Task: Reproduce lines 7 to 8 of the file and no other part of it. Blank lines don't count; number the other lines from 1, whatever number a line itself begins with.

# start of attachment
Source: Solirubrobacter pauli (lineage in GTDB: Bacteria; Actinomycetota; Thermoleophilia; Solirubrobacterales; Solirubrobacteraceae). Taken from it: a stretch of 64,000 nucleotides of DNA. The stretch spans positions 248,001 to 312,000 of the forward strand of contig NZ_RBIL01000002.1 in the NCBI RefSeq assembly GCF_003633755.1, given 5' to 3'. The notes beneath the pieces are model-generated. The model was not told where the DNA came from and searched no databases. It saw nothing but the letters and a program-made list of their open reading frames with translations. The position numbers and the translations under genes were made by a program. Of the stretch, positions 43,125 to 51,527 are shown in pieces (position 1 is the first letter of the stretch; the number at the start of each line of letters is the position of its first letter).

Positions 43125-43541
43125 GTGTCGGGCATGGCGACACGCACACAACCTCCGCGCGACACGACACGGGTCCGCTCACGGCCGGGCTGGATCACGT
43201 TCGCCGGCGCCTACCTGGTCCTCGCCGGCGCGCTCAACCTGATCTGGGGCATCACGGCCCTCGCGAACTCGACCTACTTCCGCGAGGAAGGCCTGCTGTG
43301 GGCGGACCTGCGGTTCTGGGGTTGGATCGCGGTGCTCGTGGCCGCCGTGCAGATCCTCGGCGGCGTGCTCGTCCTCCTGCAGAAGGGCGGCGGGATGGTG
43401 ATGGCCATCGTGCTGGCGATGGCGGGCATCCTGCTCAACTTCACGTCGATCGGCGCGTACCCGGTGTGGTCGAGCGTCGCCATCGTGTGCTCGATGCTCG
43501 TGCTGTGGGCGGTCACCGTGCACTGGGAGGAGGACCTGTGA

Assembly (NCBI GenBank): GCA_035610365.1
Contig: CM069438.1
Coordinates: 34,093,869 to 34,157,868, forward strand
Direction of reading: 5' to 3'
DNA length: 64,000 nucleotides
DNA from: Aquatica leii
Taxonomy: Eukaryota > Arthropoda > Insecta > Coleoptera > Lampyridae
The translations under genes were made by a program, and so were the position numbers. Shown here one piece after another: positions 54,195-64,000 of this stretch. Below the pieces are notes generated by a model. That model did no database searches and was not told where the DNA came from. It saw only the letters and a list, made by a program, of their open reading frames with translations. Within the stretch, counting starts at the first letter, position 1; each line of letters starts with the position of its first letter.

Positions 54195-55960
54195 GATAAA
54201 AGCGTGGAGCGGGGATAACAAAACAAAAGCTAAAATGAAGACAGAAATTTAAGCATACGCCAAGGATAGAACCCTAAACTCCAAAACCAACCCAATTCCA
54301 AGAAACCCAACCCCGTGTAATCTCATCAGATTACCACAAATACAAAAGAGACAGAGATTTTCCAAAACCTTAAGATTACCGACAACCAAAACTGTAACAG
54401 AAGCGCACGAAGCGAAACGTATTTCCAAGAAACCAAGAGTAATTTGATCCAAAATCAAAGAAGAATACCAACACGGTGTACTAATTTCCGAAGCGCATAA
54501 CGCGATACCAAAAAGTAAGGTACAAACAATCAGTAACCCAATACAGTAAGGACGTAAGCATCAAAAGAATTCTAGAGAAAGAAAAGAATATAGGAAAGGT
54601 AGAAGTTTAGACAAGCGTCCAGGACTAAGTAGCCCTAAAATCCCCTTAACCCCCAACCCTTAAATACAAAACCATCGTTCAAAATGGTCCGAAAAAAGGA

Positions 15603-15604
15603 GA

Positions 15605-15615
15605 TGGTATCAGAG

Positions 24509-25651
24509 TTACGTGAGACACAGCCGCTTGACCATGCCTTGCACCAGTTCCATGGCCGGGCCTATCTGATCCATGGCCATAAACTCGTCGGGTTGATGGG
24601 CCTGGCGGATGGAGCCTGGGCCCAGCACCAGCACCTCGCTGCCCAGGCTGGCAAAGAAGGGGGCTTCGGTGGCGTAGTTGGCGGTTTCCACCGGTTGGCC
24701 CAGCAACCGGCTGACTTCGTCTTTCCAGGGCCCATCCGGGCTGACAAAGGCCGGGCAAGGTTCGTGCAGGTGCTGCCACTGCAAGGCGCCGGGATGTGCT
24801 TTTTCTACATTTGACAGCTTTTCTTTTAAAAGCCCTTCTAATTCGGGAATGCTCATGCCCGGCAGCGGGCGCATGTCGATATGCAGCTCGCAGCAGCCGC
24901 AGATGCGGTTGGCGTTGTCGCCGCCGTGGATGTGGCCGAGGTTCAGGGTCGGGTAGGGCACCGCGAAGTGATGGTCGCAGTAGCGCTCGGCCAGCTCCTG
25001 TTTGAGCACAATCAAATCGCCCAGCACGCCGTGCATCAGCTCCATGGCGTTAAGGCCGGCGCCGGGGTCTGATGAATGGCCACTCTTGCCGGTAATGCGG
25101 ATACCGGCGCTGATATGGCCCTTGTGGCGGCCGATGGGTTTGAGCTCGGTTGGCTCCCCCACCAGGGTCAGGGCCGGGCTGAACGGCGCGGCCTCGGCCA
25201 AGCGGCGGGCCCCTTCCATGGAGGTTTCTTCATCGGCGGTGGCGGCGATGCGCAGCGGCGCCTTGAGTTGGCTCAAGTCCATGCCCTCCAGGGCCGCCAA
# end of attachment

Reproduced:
43501 TGCTGTGGGCGGTCACCGTGCACTGGGAGGAGGACCTGTGA

Assembly (NCBI GenBank): GCA_035610365.1